Jean Paul Sartre Being And Nothingness Analysis

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In the post of World War II, Jean-Paul Sartre – philosopher and novelist – became one of the most influential men of the 1900’s. His novel, Being and Nothingness, written in 1943, provides an analysis of his internal views of philosophy, and initially helped in sparking one of the most influential philosophical movements. Within the text, Sartre examines and presents many concepts of existentialism. Those concepts included, but are not limited to, freedom, responsibility, and relationships with others. Possibly the most intense concept that sprouted from his view was that of Bad faith. Bad faith is the term coined by Sartre where one acts with “cynical consciousness” through striving towards inauthenticity by attempting to flee from freedom…show more content…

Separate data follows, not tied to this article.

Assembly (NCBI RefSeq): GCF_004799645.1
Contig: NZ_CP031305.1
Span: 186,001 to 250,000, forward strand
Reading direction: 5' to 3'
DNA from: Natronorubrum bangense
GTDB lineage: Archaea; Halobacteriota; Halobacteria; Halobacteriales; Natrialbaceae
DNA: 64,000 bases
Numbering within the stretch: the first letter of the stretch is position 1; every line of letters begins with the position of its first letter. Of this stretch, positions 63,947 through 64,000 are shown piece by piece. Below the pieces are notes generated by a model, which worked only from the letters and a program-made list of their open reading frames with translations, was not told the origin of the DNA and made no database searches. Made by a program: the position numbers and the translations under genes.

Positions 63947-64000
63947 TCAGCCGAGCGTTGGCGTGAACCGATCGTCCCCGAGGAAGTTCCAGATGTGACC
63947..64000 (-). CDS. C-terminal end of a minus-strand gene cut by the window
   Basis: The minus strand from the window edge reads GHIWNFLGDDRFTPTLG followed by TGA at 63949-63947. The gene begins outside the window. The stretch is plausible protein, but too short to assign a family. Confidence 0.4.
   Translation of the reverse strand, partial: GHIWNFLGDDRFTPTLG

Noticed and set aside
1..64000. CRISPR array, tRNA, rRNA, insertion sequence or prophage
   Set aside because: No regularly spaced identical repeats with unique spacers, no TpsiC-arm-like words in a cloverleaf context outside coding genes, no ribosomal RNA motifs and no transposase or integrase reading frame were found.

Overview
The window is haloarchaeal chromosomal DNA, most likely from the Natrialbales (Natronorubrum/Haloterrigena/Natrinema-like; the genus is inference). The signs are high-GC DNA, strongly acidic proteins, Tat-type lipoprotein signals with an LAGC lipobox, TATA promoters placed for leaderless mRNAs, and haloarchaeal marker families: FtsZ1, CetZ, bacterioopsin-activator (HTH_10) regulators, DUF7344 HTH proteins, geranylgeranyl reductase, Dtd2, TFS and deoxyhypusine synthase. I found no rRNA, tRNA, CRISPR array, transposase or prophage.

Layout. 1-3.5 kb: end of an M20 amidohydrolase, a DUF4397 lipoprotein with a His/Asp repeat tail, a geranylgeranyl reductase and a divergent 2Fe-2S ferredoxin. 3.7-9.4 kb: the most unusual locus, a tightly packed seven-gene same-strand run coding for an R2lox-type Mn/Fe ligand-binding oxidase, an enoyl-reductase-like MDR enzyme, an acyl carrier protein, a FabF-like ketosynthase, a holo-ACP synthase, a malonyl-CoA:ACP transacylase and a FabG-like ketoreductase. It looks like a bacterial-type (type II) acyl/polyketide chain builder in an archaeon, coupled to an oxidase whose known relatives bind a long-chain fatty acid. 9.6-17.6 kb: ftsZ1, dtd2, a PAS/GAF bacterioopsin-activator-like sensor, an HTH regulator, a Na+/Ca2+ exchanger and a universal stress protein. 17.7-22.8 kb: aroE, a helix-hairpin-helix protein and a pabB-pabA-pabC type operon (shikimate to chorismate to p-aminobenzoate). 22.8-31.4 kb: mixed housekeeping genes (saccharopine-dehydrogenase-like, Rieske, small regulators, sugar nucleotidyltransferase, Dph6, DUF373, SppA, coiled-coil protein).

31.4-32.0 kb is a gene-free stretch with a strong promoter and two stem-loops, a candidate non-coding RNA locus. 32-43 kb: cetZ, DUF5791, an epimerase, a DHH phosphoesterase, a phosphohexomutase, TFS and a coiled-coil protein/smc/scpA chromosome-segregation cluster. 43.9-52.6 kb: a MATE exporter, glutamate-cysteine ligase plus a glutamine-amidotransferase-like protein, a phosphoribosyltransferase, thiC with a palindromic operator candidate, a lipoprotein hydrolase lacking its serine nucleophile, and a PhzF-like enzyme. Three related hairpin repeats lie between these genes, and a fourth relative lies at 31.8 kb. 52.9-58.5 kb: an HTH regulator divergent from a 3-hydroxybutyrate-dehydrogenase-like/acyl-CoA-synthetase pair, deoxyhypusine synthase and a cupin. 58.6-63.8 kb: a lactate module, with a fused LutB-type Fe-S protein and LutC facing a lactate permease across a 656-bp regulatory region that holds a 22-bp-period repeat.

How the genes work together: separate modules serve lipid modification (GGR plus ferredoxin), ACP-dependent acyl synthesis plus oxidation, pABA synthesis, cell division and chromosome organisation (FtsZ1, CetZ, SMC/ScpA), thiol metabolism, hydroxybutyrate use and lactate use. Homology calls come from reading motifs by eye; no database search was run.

An example of in-itself bad faith Sartre uses is that of a woman who has consented to go out with a man (Sartre 96). The woman is fully aware of the man’s intentions of her, and she will eventually have to commit to responsibility and make a decision, but she wants to postpone this inevitability. She dismisses compliments by disarming them of their “sexual background” through the night, which are initial acts of bad faith. Later on in the evening the man lays his hand in hers, which seemingly halts the woman's procrastination of responsibility as she now must make a decision. If she is to leave her hand, she is consenting, and if she is to pull her hand back she is resisting and could ruin the atmosphere of the hour. To continue her concious but not conscious procrastination, she decides to leave her hand but she does not notice that she is leaving it. She draws her companion tighter into conversation to create the appearance that she is unaware of the position of her hand. By leaving her hand she is acting in it-self bad faith where she is treating her body as a thing as opposed to free. She has been suspended by transcendence, above the situation as opposed to actually being inside it, yet she is still present in front of her companion. The patterns of bad faith seen are the various ways in which the woman enacted bad faith: disregarding compliments, pretending to be unaware of the companions intentions, and acting as though her hand were a thing, unfree to act. Fortunately, bad faith is not exactly plausible. It seems paradoxical in the way that obeying social norms is bad faith even if a person is aware of the possibilities of their freedom, and still decides instead to pursue the social route. Bad faith involves
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